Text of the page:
Kellogg union workers reject tentative deal



Additionally, Louisiana’s program to waive fines for employers violates federal labor laws, and more.

Kellogg union workers reject tentative deal

Kellogg says he will permanently replace 1,400 workers who have been on strike since October, CNN Business reports, after the union overwhelmingly rejected a proposed labor agreement.

Kellogg believes the interim deal would have accelerated the path to better wages and benefits for all employees. But unionized workers were adamantly against the proposed two-tier pay system, which would have given new workers less pay and fewer benefits.

“We did everything we could to come to a fair deal, including making six offers to the union throughout the negotiations, all of which included increases in wages and benefits for each employee,” the company said. noted. “It seems the union has created unrealistic expectations for our employees. “

But union president Trevor Bidelman said the company is still not honoring his demands, Siouxland News reports. “Another big problem is still job security. People see the writing on the wall. The intention right now is to move more stuff south and eliminate more of our jobs, ”he says. “And the cost of living is a big issue for people. They cut the cost of living and replace it with a one-time three percent pay rise. “

For now, Kellogg has said there are no plans to continue negotiations, although the workers plan to continue their two-month strike.

New report reveals worsening income inequality amid pandemic

Latest World Inequality Lab report shows income inequality during pandemic has worsened, CNN Business reports.

Billionaires’ combined net worth grew by more than $ 3.6 trillion last year – and their share of wealth has grown by the highest amount since the Lab began keeping records in 1995 – as the pandemic has plunged 100 million people into extreme poverty. And Lucas Chancel, co-director of the laboratory, reveals that this number would have been even higher without the intervention of the government.

Their findings conclude that “financial deregulation, privatization and less progressive taxation in richer countries” are the main drivers of inequality. Globally, the richest 10% of the population control 76% of the world’s wealth, while the poorest 50% own only 2%. This wealth inequality varies, however, across continents, with Latin America being the biggest division.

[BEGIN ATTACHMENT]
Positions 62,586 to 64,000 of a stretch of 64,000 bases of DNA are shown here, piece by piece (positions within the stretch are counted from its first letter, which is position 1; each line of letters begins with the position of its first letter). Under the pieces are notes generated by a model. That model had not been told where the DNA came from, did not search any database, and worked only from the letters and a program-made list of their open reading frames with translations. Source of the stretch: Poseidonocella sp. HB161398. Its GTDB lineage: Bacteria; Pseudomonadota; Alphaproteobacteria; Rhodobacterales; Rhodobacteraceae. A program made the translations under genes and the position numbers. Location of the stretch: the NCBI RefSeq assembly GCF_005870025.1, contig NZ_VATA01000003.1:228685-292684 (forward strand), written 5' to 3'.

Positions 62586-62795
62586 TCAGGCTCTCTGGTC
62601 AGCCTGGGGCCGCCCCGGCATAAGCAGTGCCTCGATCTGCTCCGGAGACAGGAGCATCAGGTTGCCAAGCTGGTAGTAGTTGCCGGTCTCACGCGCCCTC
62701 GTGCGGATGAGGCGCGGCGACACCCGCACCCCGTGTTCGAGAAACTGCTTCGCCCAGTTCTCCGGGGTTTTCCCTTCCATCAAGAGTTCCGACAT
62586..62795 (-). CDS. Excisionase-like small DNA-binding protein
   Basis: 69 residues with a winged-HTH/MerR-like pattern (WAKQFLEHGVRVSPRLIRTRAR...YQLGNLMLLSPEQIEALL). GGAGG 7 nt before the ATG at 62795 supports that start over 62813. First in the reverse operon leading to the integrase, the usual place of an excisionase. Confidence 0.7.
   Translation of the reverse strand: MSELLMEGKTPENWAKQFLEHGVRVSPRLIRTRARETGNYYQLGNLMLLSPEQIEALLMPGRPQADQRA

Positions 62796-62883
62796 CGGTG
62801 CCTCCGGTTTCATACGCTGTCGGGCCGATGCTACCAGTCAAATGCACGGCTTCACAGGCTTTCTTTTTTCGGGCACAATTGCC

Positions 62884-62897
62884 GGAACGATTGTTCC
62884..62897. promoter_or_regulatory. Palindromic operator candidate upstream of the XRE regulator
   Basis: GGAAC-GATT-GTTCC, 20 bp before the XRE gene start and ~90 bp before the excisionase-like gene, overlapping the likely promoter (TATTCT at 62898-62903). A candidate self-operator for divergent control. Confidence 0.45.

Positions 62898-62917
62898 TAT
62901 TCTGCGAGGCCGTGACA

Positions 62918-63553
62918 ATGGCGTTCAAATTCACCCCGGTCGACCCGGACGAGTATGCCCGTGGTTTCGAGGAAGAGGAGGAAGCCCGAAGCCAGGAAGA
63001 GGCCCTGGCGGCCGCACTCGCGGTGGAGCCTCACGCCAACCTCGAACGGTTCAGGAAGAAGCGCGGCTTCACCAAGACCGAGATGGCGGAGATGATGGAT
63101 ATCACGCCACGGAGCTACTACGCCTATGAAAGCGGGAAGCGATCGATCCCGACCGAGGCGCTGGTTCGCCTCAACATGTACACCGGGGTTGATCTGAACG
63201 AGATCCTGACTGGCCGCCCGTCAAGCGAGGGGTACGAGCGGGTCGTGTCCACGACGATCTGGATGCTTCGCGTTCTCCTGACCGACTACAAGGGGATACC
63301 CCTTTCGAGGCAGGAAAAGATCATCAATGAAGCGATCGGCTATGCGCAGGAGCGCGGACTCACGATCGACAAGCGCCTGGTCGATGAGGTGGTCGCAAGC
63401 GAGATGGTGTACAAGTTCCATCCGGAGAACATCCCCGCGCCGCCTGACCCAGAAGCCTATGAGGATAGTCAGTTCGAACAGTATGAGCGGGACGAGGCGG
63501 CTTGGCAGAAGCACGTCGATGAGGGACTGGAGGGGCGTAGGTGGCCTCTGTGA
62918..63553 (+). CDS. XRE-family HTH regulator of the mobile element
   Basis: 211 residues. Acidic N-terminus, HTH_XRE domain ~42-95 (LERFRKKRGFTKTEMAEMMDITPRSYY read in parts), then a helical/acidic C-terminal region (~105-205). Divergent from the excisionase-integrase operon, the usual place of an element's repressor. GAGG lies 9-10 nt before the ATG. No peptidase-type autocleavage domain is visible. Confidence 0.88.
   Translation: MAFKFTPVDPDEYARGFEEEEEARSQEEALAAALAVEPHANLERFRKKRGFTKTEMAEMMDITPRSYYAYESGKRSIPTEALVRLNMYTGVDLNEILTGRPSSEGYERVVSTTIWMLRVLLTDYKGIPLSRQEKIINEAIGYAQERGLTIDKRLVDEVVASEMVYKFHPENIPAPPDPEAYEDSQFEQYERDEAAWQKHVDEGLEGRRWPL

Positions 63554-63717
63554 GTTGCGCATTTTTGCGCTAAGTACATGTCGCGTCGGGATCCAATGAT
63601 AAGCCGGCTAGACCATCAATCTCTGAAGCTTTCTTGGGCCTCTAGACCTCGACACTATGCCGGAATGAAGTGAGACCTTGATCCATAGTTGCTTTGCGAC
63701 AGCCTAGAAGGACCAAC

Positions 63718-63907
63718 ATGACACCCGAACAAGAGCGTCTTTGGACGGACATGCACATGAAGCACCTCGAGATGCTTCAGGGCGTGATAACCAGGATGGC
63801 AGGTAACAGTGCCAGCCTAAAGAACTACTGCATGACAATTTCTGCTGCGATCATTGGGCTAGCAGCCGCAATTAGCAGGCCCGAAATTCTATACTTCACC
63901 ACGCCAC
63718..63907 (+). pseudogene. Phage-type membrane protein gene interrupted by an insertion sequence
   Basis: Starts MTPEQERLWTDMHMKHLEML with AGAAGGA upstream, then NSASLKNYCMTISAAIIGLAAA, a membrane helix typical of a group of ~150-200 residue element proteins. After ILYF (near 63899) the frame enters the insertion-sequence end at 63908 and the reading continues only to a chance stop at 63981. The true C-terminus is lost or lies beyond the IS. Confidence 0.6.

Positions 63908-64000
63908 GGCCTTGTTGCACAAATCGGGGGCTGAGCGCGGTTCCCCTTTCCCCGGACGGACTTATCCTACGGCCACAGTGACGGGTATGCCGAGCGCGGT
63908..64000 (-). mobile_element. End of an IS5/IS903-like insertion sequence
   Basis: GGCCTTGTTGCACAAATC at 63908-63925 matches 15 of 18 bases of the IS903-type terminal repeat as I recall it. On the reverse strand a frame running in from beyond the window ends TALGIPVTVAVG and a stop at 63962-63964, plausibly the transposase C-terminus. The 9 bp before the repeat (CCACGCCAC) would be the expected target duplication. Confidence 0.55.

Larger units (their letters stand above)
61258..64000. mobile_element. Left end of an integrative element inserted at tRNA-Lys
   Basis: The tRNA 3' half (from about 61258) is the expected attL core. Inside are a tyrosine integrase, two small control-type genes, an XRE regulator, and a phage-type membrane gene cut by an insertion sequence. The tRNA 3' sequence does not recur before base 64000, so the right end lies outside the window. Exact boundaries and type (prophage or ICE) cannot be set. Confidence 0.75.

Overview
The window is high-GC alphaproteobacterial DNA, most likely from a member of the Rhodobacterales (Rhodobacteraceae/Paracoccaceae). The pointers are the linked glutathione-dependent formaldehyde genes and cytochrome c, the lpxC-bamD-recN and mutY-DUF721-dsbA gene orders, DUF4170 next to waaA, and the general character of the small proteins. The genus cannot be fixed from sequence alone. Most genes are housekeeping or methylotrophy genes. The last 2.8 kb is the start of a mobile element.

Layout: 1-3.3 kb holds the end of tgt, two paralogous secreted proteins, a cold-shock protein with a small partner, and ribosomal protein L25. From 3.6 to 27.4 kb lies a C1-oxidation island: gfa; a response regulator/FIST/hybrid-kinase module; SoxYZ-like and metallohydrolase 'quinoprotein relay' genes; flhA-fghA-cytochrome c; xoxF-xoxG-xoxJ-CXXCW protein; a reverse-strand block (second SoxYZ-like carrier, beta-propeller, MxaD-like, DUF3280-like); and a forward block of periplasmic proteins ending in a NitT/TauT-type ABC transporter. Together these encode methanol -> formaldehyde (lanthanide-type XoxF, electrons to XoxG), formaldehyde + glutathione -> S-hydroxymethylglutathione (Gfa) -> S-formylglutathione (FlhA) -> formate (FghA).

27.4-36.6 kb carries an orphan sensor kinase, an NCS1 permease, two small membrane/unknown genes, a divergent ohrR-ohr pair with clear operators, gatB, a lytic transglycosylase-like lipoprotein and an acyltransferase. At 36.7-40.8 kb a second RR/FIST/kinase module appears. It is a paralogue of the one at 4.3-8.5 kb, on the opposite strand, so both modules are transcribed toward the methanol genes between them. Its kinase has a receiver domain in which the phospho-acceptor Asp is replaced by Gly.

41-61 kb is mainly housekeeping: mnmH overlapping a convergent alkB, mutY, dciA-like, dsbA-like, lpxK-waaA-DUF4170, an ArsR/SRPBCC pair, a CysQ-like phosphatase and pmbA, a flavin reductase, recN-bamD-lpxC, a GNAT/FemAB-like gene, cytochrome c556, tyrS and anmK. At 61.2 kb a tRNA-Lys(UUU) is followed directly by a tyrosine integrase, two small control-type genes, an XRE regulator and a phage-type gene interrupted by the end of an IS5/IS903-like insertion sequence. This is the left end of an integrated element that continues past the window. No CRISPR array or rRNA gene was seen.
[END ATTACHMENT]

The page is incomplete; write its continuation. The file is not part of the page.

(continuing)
Researchers recommend a higher tax rate on the rich that could be used to invest in education, health and the environment.

“The work we’ve done really shows that in fact these claims – or this idea of ​​a spin-off economy – don’t stand up to scrutiny in the data,” Chancel said. “The main lessons from the last 40 years of data are that cuts to the highest tax rates have not triggered prosperity for all, as they were meant to trigger. “

Louisiana program that would have removed penalties for employers with poorly classified workers violates federal labor law

New Louisiana state law that would have removed taxes and penalties for employers who misclassified their employees as independent contractors will not come into effect next month, according to the LA Illuminator reports.

The reason? This violates federal labor law, the Louisiana Workforce Commission said.

Workers who are wrongly classified as independent contractors do not receive benefits and unemployment insurance; it cost the state $ 9 million in tax revenue, says the Illuminator.

The “Fresh Start” program would have removed unemployment taxes and interest for employers who agreed to reclassify their poorly classified workers in the future.

Louisiana is already one of the most lax states when it comes to misclassifying workers, the Illuminator reported in a separate article. The current law gives employers a warning for the first offense, and the sometimes imposed fine of $ 500 is ten times less than it is in other states, the Illuminator said.

Solcyra (Sol) Burga was a member of the Emma Bowen Foundation with Next City for the summer of 2021. Burga is completing his studies in Political Science and Journalism at Rutgers University, with the intention of graduating in May 2022. As a Newark native and immigrant, she hopes to raise the voice of underrepresented communities in her work.

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